Swimming: Team Steel comes out fighting to top nationals medal table

Nick Grainger won four gold medals for Sheffield. Pic: Swpix.com
Nick Grainger won four gold medals for Sheffield. Pic: Swpix.com
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When the going gets tough you’d expect the swimming club nicknamed ‘Team Steel’ to get going - and they most certainly have.

City of Sheffield Swimming Club had a week to remember at Ponds Forge as they headed the medal table at the ASA National Championships youth and open sections.

The club has suffered funding cuts to the overall programme and individually to key swimmers, but still picked up 20 medals - 10 of which were gold.

Olympian Becky Turner in the 100 metre freestyle led the way, but the star was 18-year-old Nick Grainger with four gold medals (200 free, 400 free, 1,500 free, 4x200 relay).

Braxston Timm, aged 20, won the 100 fly, Lewis Coleman, also 20, the 200 free and 200 medley, 15 year old Isobel Grant came out on top in the 100 fly in the 15/16 age group and broke the national record, Matt Johnson, aged 18, was victorious in the 400 medley and joining Grainger in the relay were Johnson, Joe Faulkner 18 (brother of Olympian Ellie) and Luke Smith, aged 16.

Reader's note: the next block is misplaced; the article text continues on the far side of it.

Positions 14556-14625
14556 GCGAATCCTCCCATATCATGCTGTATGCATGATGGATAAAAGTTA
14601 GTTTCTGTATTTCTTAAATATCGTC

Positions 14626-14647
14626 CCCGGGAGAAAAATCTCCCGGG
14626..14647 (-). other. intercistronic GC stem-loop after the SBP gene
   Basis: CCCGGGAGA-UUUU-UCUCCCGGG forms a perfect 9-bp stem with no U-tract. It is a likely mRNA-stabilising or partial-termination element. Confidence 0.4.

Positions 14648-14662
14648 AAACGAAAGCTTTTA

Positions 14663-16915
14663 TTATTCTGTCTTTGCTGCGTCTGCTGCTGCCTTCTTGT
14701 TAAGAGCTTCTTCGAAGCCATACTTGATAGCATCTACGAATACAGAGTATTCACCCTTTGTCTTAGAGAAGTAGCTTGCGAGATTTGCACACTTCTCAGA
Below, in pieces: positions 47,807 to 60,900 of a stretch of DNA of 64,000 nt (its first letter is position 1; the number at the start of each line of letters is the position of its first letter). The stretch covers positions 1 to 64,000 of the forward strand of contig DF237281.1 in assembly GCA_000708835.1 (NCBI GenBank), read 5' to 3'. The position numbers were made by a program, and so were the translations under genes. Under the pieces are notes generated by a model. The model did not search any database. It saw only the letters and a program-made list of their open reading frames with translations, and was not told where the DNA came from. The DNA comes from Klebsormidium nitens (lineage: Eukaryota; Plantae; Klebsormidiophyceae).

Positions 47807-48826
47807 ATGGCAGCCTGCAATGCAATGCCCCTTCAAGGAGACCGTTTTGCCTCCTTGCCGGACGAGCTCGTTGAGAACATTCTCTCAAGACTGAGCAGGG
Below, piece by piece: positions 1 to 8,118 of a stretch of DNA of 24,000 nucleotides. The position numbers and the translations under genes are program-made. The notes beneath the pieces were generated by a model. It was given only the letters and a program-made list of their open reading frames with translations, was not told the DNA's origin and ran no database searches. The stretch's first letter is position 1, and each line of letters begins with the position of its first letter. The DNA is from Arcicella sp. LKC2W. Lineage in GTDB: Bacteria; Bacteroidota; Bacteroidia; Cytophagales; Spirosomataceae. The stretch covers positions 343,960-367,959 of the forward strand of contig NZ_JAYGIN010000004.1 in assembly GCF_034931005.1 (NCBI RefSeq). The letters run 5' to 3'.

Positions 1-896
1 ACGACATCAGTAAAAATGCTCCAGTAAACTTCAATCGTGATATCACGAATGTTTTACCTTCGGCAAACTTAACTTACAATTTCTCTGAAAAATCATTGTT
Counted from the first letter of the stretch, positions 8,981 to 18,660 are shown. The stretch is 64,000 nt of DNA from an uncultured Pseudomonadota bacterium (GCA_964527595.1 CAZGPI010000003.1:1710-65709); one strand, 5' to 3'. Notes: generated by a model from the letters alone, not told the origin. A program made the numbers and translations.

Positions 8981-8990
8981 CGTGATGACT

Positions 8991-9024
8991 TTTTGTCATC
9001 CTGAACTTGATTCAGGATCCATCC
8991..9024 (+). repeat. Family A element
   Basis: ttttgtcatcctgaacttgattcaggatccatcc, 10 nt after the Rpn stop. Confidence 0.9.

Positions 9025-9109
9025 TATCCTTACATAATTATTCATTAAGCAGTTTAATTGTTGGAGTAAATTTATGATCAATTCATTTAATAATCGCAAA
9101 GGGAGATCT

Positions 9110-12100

Head coach Russ Barber said the group is as strong as he has known since joining the club in 2001: “When you have got a good group of swimmers together they all have to beat each other just to be selected for national events.

“They’re all improving and are in the right pathway to make the 2016 Olympics in Rio, but there’s plenty to do before then.

“There’s the Commonwealth Games next year in Glasgow and the good thing about that is that it’s an England team so without the Scots or Welsh we’re hoping to send three or four swimmers there.

“Then there’s another World Championships in 2015 (Sheffield’s Ellie Faulkner was at this year’s in the 800m freestyle) before Rio.

“They’re all in the age range to do two Olympics depending on how they progress.

“The big challenge is the funding and time commitment involved. It’s 30 hours training a week and if you’re not in top 16 in world you don’t attract world-class funding. It can be a determining factor.

“I’ve probably had, individually, more talented swimmers but certainly not as a group. Competitiveness in training is one of the secrets of it.

“Whenever I say train at a certain intensity and someone goes higher, the others chase after. They’re a good unit.”

A burgeoning relationship with Sheffield Hallam University is helping to bring even more talent to the city including European junior medallist Max Litchfield.

So while swimming on a national stage may be at a low ebb with just one medal at this year’s World Championships, locally there are great expectations of success.

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